I’m starting a project to take an MKV file, rip the audio out, modify the audio, and then add it back in. I’m using a 5.1 (6 channel) WAV file for the audio. The timing will not be any different, the bit rate and depth will not be any different, the full length will not be any different. I’m replacing 30 seconds of audio with a different country’s release where a song was replaced due to the cost of licensing for release in the USA.
Do I need to make sure of anything, to I need to make sure anything is or isn’t changed? Should this just be a drop in replacement? Is there any guides to something like this?
What you’re attempting should be easy enough to do. The only thing you may have to pay attention to is how much the audio track is offset wrt. the video track — meaning the difference between the timestamps of the first video frame & the first audio frame. While extracting the audio track from Matroska this offset will be lost, and you’ll have to re-add the offset when you merge in your newly encoded track (the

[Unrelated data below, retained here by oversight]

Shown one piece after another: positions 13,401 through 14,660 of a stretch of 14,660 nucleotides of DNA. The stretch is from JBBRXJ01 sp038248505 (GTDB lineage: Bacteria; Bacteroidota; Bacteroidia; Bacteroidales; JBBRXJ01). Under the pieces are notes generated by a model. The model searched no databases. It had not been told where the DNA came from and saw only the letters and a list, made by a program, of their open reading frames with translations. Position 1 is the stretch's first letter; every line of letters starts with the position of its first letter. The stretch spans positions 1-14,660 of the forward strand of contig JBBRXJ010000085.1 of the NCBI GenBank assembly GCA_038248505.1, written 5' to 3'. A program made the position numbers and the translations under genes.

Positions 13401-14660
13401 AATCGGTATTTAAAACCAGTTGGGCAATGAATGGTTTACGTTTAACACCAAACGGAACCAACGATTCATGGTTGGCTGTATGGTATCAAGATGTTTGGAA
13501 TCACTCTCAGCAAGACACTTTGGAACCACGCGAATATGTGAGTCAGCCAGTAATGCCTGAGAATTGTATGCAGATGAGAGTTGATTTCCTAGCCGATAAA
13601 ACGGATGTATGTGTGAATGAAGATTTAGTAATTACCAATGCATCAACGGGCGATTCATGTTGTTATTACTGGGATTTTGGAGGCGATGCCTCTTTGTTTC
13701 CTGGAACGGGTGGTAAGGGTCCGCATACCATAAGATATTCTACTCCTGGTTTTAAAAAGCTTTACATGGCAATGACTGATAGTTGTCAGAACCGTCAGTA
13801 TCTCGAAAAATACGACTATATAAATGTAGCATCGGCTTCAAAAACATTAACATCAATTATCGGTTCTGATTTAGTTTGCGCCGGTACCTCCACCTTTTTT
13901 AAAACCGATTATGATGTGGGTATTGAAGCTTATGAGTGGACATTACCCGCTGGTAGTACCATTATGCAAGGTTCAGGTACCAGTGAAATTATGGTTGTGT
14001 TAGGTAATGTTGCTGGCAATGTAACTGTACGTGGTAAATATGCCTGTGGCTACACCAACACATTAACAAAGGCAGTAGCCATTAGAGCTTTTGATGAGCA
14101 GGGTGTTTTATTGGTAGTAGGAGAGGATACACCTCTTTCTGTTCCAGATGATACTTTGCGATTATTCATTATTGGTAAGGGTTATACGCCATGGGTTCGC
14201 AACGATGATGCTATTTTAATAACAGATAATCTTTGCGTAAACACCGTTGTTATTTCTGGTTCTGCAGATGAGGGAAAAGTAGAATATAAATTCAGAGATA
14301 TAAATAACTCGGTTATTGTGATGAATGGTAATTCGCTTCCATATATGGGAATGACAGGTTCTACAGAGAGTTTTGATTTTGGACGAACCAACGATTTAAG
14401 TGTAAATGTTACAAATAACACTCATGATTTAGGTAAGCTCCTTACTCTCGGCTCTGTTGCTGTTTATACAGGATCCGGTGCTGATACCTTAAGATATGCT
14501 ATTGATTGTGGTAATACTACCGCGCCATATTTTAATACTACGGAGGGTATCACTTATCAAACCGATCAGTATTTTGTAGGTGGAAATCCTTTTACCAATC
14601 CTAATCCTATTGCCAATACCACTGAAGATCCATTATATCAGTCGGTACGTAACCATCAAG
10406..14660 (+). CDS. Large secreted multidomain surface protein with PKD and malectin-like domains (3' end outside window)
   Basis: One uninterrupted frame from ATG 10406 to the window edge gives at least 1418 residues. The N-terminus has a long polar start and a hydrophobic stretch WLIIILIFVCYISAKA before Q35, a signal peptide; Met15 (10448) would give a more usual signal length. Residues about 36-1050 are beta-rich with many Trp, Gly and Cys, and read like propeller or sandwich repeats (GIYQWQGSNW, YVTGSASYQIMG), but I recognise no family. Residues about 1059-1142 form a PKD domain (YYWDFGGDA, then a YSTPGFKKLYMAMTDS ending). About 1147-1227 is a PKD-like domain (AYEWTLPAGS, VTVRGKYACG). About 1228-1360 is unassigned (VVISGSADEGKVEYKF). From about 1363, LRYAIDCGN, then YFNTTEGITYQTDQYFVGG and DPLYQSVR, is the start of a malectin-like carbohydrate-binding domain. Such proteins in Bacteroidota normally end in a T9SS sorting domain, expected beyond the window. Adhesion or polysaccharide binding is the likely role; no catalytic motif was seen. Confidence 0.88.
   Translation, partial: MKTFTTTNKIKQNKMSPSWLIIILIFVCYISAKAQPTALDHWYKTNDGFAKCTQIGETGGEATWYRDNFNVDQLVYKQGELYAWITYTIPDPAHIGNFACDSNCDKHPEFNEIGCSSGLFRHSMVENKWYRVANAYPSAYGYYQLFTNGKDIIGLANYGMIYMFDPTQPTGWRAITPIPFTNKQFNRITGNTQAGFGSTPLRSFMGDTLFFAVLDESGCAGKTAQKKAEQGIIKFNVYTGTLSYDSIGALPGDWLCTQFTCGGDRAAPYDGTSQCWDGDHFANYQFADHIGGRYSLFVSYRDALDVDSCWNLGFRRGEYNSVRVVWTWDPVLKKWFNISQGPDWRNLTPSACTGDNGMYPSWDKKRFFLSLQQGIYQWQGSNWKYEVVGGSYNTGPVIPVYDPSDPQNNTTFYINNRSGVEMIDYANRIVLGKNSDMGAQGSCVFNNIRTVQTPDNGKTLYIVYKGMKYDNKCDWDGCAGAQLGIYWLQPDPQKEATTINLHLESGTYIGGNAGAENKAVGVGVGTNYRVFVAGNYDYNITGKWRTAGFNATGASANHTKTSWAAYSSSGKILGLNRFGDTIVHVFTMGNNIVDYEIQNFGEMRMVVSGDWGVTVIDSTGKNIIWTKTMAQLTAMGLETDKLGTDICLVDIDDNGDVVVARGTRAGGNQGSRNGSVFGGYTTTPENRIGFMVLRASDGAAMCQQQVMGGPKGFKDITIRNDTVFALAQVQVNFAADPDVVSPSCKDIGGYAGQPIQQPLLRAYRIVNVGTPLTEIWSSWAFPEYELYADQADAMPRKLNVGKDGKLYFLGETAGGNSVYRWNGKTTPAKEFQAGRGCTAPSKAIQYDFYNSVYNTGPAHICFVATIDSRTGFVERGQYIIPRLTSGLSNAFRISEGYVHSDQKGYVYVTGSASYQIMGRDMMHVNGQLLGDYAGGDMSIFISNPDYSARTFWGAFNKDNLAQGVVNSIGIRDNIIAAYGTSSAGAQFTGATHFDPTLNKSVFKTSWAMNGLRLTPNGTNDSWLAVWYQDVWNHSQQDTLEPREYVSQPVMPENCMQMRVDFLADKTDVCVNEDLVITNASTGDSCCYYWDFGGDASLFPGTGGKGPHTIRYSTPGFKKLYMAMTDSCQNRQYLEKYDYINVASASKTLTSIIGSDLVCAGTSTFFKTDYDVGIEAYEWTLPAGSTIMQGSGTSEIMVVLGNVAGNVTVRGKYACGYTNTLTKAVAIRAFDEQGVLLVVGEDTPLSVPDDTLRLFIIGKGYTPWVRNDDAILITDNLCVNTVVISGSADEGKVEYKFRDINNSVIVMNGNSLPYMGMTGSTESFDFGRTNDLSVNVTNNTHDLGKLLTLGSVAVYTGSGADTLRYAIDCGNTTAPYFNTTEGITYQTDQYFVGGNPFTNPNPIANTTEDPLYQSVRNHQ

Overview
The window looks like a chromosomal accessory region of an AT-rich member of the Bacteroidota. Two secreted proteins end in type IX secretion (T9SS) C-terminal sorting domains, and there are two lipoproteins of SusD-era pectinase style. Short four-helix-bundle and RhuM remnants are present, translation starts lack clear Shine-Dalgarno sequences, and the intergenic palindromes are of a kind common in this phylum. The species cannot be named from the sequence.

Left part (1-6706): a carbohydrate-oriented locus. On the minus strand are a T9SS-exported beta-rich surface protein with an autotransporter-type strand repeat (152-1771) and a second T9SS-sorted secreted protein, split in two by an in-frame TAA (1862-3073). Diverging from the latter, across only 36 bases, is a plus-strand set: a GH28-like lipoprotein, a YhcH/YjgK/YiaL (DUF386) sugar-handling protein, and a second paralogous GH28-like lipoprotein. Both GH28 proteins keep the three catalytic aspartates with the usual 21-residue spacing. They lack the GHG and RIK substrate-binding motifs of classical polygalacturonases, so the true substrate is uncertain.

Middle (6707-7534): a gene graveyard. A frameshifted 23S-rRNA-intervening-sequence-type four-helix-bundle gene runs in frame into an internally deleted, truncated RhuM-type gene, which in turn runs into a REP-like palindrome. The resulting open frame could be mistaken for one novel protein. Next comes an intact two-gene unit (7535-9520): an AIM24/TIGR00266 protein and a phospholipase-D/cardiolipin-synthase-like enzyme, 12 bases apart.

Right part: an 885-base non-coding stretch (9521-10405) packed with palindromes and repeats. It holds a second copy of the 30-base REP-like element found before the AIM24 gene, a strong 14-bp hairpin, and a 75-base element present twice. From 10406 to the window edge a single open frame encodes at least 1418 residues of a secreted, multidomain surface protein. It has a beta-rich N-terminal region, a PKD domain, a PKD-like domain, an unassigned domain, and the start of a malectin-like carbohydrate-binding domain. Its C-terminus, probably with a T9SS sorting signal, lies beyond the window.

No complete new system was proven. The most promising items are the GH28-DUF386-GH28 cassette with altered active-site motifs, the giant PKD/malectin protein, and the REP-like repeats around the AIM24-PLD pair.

--sync CLI option, or its corresponding GUI option “Delay”).
You can determine the offset either by looking at the verbose output of mkvinfo (e.g.
mkvinfo -s original_file.mkv), or by using mkvmerge’s JSON identification mode (e.g.
mkvmerge -J original_file.mkv). The latter is the recommended route as its output (JSON) can be easily processed by other scripts (Python, Ruby, PowerShell, jq, whatever). The element you’re looking for is the
minimum_timestamp property for the audio track you’re replacing. Note that units, though; the
minimum_timestamp is in nanoseconds, whereas the
--sync options takes a number in milliseconds.